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U.S. Raid Nets 4 Somalis as Mogadishu Awaits 'Big One' : Africa: Jittery residents fear it was a trial run for a major U.N. reprisal for ambush that killed 4 GIs.


MOGADISHU, Somalia — With loudspeakers blaring and weapons drawn in a pre-dawn raid that jolted this jittery city awake on Sunday, more than 300 U.S. soldiers in full combat gear fired tear-gas and concussion grenades into a small block of homes in southern Mogadishu, injuring no one but taking four Somalis prisoner.

Officially, it was billed as a routine "cordon-and-search" weapons sweep by the multinational U.N. peacemaking force attempting to disarm and rebuild Somalia--notable, perhaps, only for the large force deployed, U.N. military spokesman Maj. David Stockwell said.

But as news of the raid spread through Mogadishu even before the sun rose Sunday, residents of this war-ravaged city instantly reached a conclusion of their own:

The raid was a trial run, a rehearsal for "the big one."

Such is life in a nation anxiously awaiting retaliation, a much-expected U.N. counterstrike to punish the Somali clan believed to be responsible for last Sunday's lethal ambush of a U.N. patrol.

In fact, every day since the remote-controlled land mine killed four U.S. soldiers--the largest single loss of American lives since U.S. troops arrived in Somalia last December--the capital's residents have braced for the worst--"just waiting," as one put it, "for the other shoe to drop from the sky."

So it happened two months ago, when the massacre of 24 Pakistani peacekeepers by Somali gunmen brought the United Nations' military wrath. After seven days of talking and waiting, a squadron of U.S. AC-130 Spectre gunships answered the June 5 attack by attacking four arsenals and a radio station owned by the warlord blamed for the attack, Mohammed Farah Aidid.

Again last month, the United Nations ordered U.S. Cobra attack helicopters to assault a Mogadishu villa it identified as Aidid's command-and-control center, which the renegade warlord allegedly used to evade capture and coordinate a continuing hit-and-run terror campaign against U.N. troops throughout the city. The United Nations said the July 12 raid killed more than a dozen of Aidid's top military advisers, although the Red Cross reported as many as 54 civilian casualties.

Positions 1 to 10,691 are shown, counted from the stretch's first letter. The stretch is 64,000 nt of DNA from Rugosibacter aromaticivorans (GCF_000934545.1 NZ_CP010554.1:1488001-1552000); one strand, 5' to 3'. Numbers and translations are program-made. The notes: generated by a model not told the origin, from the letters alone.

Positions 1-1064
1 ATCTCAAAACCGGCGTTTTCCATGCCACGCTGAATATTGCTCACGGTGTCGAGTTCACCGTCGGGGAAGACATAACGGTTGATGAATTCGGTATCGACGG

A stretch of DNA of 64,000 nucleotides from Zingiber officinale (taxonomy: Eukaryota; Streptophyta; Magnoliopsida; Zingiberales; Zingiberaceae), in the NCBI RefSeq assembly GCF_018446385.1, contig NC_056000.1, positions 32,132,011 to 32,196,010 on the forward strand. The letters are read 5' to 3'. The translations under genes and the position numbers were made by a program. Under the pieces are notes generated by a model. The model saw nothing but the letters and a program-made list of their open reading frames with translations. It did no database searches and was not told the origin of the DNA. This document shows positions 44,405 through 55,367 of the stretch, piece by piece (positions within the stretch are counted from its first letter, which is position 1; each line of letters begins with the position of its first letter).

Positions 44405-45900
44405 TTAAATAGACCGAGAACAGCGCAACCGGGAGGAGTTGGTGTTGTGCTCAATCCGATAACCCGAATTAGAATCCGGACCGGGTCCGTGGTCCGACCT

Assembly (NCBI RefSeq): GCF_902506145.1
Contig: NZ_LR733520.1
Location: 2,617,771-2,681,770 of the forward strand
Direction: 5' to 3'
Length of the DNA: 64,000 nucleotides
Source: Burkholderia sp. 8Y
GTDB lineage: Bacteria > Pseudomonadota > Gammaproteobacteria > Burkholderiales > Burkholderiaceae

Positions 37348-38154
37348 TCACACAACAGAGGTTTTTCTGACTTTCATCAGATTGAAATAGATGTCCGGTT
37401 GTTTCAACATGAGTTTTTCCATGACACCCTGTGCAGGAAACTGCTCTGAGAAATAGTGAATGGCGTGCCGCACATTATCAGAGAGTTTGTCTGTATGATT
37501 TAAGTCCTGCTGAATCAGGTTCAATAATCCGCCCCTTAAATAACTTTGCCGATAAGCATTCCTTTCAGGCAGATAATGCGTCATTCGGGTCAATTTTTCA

Now, the U.N. secretary general's special representative in Somalia, retired U.S. Adm. Jonathan Howe, has added last Sunday's attack on the U.S. soldiers to the list of Aidid's crimes. And with the former Somali general still reportedly in hiding somewhere in Mogadishu, many expect a U.N. counterattack at any moment.

"At night, when you go to sleep, you never know what it will be in the morning," said Amina Haji Abdullahi, a prominent Somali intellectual who is a founding member of a national women's group. "Just everyone is hiding, waiting, worrying."

"The people are just confused and tired of being scared," added Ahmed Hussein Fidow, a former Somali Airlines pilot who worked briefly for the United Nations here. "We expect the Americans will retaliate, but when, where, how? That is all the people are talking about."

In a weekend interview, Howe, who is in charge of all U.N. civilian and military operations in the country, told The Times: "We're not anxious to use military force. We think it should be used in a very careful, responsible way, in a way that minimizes losses to civilians and innocents.

"But we're not hesitant to use it where it makes sense."

Such ambiguity has stoked anxiety on Mogadishu's streets.

Sunday's theory that the raid by a full one-fourth of the U.S. Army's 1,200-member Quick Reaction Force in Somalia actually was a rehearsal for a future operation to get Aidid was just the latest.

Just 12 hours earlier, the United Nations closed Mogadishu's international airport for nearly an hour while a dozen U.S. attack helicopters went through a series of complex aerial maneuvers.

At a Saturday evening briefing, U.S. Army Col. Mike Dallas, commander of the Quick Reaction Force, which includes the helicopters, said only that the aerial display had been a training exercise that he could not explain further because "it might get into the area of future operations."

The instant theory on the streets of Mogadishu: The Americans are planning an airborne "hot extraction operation"--braving gunfire to seize Aidid from his hiding place.

"It's easy to understand how these rumors start and spread," said one U.N. official, a veteran of the aid mission in Somalia who asked not to be identified by name. "Since June 5, the people here have seen a pattern develop of attack and counterattack. And, after years of war that has killed hundreds of thousands and torn the country to bits, they've learned to be suspicious of everything that happens around them."

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